Funding, commissioning and delivery should build upon and avoid conflict with existing statutory duties such as the:
- Care Act 2014
- Autism Act 2009
- Equality Act 2010
- Police Reform and Social Responsibility Act 2011
- Crime and Disorder Act 1998
See There to Help Paper B for a full analysis of relevant existing legislation and statutory duties.
The AA is a specific defined role and it is critical that it is not confused with other role (see Independence).
However, local areas should consider how AA services could be integrated into existing strategies, policies, partnerships, structures, responsibilities, services, and skill-sets that support the same groups of people. For example, this may include:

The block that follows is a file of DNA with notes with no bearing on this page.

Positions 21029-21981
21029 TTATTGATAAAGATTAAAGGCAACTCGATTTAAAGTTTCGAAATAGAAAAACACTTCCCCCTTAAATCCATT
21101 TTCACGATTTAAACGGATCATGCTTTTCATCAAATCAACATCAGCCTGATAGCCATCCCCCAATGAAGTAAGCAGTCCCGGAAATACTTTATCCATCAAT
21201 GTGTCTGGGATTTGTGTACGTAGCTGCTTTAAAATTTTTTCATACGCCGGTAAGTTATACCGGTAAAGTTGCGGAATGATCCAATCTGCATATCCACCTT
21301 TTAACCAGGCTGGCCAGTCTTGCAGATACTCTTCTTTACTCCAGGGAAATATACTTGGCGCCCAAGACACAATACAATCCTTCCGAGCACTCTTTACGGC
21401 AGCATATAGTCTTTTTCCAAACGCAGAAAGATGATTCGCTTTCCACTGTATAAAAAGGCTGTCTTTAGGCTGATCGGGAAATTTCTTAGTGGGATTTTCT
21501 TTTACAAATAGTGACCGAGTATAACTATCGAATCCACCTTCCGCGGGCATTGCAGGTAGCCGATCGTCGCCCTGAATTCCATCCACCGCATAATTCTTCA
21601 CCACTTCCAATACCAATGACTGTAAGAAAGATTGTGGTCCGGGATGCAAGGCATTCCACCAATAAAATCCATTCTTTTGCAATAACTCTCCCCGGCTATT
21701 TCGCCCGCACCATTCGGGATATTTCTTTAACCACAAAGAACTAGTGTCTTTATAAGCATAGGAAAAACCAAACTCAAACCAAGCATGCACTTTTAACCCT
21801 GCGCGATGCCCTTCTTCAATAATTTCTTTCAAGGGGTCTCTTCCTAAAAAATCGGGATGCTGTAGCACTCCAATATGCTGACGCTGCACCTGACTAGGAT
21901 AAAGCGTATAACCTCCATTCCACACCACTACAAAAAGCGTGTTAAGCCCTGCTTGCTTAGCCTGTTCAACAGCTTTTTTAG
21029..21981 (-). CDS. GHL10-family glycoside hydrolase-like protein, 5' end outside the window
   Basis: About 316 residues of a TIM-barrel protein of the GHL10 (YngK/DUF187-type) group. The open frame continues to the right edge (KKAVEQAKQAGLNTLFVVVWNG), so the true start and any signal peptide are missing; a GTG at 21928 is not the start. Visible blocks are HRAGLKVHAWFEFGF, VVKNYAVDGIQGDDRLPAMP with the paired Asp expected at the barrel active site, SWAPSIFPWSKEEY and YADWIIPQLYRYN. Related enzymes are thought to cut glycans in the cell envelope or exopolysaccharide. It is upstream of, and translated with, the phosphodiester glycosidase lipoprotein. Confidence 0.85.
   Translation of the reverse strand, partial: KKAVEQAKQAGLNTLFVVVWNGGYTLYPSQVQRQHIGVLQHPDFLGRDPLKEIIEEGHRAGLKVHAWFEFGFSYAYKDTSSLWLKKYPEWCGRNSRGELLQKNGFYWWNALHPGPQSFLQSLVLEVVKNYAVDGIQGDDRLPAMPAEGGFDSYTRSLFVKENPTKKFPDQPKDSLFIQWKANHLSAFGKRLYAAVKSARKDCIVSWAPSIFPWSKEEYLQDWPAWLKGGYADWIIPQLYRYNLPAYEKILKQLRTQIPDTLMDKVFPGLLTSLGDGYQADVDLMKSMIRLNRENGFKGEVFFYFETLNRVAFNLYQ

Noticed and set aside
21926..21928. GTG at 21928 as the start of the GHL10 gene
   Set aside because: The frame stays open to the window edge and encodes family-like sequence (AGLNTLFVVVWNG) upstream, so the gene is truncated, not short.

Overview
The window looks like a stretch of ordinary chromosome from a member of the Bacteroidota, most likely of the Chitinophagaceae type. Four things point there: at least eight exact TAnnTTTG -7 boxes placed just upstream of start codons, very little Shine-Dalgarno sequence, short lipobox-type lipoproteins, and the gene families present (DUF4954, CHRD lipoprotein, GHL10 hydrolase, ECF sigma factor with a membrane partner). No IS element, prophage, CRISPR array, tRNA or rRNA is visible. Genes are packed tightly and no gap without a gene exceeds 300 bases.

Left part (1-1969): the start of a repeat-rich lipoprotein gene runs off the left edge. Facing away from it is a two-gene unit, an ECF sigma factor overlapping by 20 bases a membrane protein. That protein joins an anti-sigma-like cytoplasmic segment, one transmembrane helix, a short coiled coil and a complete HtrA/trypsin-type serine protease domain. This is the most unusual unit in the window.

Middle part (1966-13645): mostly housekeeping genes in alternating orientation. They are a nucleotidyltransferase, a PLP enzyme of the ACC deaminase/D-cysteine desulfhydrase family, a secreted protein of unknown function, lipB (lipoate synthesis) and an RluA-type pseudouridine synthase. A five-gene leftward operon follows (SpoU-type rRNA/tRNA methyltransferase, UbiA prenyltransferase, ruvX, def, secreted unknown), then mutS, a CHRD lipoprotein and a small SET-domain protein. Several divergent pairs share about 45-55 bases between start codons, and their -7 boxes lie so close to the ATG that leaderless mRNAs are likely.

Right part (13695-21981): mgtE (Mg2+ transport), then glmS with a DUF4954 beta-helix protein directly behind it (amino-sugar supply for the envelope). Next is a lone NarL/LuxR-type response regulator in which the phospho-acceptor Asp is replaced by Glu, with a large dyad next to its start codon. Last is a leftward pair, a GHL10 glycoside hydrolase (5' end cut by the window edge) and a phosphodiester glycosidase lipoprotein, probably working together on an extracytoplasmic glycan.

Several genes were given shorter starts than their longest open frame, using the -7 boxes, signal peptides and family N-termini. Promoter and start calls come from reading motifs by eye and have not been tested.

- Liaison and Diversion
- Transforming Care
- Autism Strategy 2014
- Health & Wellbeing Boards
- Safeguarding Adults Boards
- Community Safety Partnerships
There is value in established local networks at the delivery level. For example:
- where there is existing provision, existing personnel may have established working relationships that are key to the effectiveness of the scheme;
- an AA provider with other local services may be able to generate referrals in police custody and so deliver better outcomes elsewhere (e.g. services aimed at mental health outcomes or reducing re-offending).
The Bradley Report (2009) considered AA provision as part of an integrated system of different services. It saw regional and local partnerships as critical to delivering this integrated vision and provided the following guidance.